Justice Ramasubramanian said: “It is true that when the seeds of higher education were sown in this country 150 years ago, men of eminence from various walks of life were appointed as V.Cs.” Great jurists (both lawyers and judges) have become V.Cs of Madras University ever since its inception, he pointed out. “However, it is not possible [now] to continue with the same legacy for two reasons. We do not have such tall men of great eminence, and today the field is regulated by law. Therefore, it is not possible to accept these contentions that drawing inspiration from the past, one need not be a performer or even a teacher to become a Vice-Chancellor.”

Taking up two petitions for issuing a writ of quo warranto against Kalyani Mathivanan, the judges contended that she did not satisfy the eligibility criteria stipulated by the UGC and the non-fulfilment of it could not be completely “white-washed” on the specious plea that the UGC regulations “were only directory and not mandatory”. K.V. Jeyaraj, a former university professor, and I. Ismail, a former principal of an affiliated college, filed the petitions in the Madurai Bench of the Madras High Court some two years ago. Later, a former research student from Singapore, S.S. Chandran Babu, impleaded himself in the case. The petitioners claimed that information obtained under the Right to Information Act showed that the V.C. had been working only as an associate professor in a women’s college in Chennai and not as a professor until the time she was relieved from the post on April 8, 2012. The next day, she took over as the V.C. of the university, which had been functioning without a head since April 19, 2011.

The petitioners noted that “she had claimed she was a professor and gave false information to the search panel, which had recommended three names to the government for the appointment of the V.C. from a list of 104 candidates. Her actions amounted to malpractice, the petitioners contended. But her counsel argued that only varsities had the posts of professors and that she also had been a guide to many research students. Hence, the government appointed her as the V.C.”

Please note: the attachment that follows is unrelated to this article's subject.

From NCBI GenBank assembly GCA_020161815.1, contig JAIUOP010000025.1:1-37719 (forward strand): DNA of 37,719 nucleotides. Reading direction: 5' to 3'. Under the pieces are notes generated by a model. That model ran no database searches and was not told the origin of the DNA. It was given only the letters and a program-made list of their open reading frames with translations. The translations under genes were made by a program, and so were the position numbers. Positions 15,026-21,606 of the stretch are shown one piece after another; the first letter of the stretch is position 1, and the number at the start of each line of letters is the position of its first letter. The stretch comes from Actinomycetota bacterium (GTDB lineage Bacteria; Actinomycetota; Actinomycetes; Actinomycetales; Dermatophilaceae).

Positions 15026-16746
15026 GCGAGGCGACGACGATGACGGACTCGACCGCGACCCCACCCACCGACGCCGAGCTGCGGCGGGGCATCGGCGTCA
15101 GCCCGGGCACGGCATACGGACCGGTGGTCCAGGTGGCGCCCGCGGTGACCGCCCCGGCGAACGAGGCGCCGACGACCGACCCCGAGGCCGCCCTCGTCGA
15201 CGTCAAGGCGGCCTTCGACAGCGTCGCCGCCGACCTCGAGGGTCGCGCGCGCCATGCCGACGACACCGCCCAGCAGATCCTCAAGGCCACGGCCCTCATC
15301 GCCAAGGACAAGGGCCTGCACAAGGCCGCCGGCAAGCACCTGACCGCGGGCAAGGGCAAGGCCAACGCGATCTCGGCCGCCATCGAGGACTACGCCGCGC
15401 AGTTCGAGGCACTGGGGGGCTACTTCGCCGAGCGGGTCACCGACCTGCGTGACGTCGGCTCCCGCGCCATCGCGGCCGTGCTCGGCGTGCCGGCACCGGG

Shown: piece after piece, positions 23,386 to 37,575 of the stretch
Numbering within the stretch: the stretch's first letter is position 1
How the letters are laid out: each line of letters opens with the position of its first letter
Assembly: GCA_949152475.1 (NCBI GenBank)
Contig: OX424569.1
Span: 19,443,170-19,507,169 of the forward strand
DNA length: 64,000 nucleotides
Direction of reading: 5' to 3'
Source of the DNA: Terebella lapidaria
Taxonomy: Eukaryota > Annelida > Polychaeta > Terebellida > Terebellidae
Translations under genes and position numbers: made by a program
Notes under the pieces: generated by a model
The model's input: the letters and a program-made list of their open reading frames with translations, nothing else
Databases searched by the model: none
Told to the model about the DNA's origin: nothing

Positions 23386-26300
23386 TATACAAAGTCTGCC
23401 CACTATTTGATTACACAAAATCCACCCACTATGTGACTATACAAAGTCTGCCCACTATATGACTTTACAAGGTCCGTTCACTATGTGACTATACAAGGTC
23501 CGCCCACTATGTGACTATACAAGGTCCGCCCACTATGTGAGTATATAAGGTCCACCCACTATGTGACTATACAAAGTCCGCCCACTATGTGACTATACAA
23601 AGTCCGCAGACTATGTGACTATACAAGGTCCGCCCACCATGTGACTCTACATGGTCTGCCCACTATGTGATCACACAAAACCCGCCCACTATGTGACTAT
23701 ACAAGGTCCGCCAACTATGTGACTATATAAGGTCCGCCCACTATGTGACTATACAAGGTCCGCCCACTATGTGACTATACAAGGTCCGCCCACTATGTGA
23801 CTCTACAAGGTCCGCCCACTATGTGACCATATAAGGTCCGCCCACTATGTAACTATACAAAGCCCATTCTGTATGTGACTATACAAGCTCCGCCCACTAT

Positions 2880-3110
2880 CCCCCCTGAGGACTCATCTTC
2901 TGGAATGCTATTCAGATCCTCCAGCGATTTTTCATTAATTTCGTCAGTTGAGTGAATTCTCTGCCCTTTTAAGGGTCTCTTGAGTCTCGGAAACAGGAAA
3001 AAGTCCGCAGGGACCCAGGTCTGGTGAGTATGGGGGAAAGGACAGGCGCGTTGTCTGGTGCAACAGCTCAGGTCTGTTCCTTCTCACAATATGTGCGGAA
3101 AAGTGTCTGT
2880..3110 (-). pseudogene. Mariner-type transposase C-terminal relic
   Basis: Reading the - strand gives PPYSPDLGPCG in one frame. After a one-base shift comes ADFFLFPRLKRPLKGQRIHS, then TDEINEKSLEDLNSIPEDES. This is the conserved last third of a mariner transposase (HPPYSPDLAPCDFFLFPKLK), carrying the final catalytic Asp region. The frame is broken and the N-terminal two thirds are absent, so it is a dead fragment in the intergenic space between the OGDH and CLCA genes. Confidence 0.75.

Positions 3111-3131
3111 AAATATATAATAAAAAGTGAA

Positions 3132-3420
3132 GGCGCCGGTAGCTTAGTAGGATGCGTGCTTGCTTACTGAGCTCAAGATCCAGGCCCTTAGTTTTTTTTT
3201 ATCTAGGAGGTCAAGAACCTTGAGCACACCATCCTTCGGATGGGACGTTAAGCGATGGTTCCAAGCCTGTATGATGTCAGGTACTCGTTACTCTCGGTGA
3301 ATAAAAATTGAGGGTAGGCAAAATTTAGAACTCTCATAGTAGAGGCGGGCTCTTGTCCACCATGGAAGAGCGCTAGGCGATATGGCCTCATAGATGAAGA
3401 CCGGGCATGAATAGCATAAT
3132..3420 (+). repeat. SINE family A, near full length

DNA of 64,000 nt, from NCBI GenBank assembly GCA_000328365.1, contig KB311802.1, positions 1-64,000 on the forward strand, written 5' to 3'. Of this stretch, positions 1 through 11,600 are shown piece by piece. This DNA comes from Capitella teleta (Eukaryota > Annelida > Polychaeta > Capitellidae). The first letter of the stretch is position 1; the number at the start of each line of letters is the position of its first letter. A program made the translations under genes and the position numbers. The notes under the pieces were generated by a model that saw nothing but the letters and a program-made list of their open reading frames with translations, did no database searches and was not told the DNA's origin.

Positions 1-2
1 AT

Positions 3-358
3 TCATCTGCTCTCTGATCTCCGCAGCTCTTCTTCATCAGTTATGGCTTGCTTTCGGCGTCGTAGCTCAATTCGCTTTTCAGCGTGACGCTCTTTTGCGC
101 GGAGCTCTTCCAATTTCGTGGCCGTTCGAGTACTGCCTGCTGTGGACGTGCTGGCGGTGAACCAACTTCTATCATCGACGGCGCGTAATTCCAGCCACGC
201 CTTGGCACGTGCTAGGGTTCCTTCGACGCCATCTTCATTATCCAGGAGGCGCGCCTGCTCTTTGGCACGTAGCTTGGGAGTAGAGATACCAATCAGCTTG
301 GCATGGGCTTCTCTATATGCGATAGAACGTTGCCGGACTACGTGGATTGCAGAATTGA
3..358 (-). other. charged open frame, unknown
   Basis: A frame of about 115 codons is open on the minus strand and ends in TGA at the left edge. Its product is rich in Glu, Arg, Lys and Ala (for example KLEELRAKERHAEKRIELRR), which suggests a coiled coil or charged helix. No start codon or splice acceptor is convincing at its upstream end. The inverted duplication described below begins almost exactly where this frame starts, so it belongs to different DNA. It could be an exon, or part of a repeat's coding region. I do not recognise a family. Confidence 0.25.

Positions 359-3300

Kalyani Mathivanan’s appointment caused a rift among the teaching faculty and students in the university and resulted in unsavoury incidents. A group of academics launched a “Save Madurai Kamaraj University Coalition” campaign, which urged the Chancellor and the Tamil Nadu government to annul her appointment. A gang assaulted A. Srinivasan, the campaign convener and a former professor of Tamil at the university. The Madurai Police filed a first information report under various Sections, including 302, of the Indian Penal Code against six persons, including the V.C. Srinivasan told Frontline that since the court had ruled against Kalyani Mathivanan’s appointment, the Chancellor should form a committee of conveners to run the university. S. Krishnaswamy, convener of the Tamil Nadu Federation of Universities Faculty Association, endorsed his view on the committee formation.

Kalyani Mathivanan was Head of the Department of English in Ethiraj College, Chennai, before she was elevated to the post of V.C. She is the daughter of M.D.K. Kuthalingam, a former V.C. of Madurai Kamaraj University and the daughter-in-law of the late V.R. Nedunchezhian, a former All India Anna Dravida Munnetra Kazhagam Minister, and Vishalakshmi Nedunchezhian, who is the Chairperson of the Tamil Nadu State Commission for Women and one of the members of the Parliamentary Board of the ruling AIADMK party.

Ilangovan Rajasekaran